Evening Out The Dentil Work

I have seen a couple of methods of making dental molding including using a table saw or a router indexed to the previous cut. But how do I determine the size of the dentill molding so the proportions look correct and come out even on the ends?

Michael Dresdner:¬†Proportions will look good if you make the “teeth” square. The height is usually controlled by the size of the molding they will adorn, and that automatically gives you the width. Making that come out even on the ends is a bit tougher, since not all moldings will be the same length, or even a multiple of the same length. In cases where there is only one size, you can divide the width of tooth and space by the total length, adjusting the size of each tooth to make it come out right, with a full tooth (not a space) on each corner. Where that is not possible, do what you do with dovetails — shift the molding so that there is half (or some percentage) of a tooth on each end. That will look better than having two spaces, or having a space on one end and a tooth on the other. In most cases, no one will be looking at the corners, and if they do, seeing something that looks uniform and intentional is just fine.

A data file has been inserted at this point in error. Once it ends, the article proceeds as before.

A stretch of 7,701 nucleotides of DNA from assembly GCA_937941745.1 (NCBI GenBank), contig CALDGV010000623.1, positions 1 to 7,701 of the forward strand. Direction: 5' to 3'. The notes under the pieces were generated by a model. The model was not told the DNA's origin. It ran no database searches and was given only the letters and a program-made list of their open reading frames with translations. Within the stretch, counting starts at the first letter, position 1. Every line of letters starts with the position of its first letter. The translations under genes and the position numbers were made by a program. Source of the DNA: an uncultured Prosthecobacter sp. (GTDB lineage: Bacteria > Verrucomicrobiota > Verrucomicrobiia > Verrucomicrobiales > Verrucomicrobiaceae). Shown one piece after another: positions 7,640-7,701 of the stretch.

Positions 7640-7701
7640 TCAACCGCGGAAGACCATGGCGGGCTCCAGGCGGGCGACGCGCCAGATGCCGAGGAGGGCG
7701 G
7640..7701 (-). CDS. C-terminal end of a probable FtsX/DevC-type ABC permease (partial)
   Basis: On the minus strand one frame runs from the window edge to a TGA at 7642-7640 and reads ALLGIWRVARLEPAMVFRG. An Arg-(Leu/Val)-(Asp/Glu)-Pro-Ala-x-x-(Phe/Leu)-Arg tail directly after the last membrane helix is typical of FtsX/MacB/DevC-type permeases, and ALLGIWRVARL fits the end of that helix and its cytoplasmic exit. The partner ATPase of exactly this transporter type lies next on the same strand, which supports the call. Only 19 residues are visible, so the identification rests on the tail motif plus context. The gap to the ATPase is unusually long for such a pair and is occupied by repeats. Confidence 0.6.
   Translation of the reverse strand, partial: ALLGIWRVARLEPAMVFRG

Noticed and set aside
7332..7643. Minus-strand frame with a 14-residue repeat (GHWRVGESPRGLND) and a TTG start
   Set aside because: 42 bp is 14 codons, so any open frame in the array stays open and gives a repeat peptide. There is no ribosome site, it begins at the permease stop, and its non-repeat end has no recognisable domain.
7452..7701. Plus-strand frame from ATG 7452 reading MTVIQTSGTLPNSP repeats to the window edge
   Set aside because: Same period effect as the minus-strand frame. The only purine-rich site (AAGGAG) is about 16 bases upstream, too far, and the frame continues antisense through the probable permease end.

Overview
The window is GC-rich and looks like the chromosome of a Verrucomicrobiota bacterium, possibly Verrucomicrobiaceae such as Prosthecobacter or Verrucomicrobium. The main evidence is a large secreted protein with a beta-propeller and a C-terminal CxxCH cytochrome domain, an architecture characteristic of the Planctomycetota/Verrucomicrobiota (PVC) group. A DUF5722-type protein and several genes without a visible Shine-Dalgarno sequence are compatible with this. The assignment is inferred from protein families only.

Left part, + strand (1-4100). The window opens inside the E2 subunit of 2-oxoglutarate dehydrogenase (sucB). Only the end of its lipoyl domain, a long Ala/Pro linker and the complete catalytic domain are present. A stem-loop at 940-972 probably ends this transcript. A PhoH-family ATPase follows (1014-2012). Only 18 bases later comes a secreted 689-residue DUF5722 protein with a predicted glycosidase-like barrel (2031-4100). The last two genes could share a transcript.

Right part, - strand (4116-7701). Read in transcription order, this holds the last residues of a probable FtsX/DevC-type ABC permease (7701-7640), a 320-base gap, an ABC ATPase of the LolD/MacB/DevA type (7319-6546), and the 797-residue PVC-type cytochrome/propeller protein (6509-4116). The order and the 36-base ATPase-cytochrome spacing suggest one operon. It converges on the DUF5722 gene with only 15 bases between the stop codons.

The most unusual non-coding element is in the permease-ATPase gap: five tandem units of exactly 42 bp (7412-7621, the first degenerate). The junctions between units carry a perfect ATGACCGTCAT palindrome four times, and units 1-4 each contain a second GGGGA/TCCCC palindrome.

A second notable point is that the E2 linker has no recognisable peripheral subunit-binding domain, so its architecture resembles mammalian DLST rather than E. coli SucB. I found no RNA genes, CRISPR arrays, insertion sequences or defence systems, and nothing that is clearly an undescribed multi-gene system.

Rob Johnstone:¬†Any evenly spaced sequence will work out well for one application and not so well for another. The trick, in my opinion, is not so much getting the molding to ‘come out even’ at the ends (technically possible…but probably only for those from obsession; you know, like scrollsaw experts), but adjusting the miter or end cuts so that they are balanced. Proportion is a matter of taste within accepted norms. The advantage of making your own dentil molding is that you can please your own taste. For example, you might want a wide raised section and a narrow lower segment…go ahead and knock yourself out.

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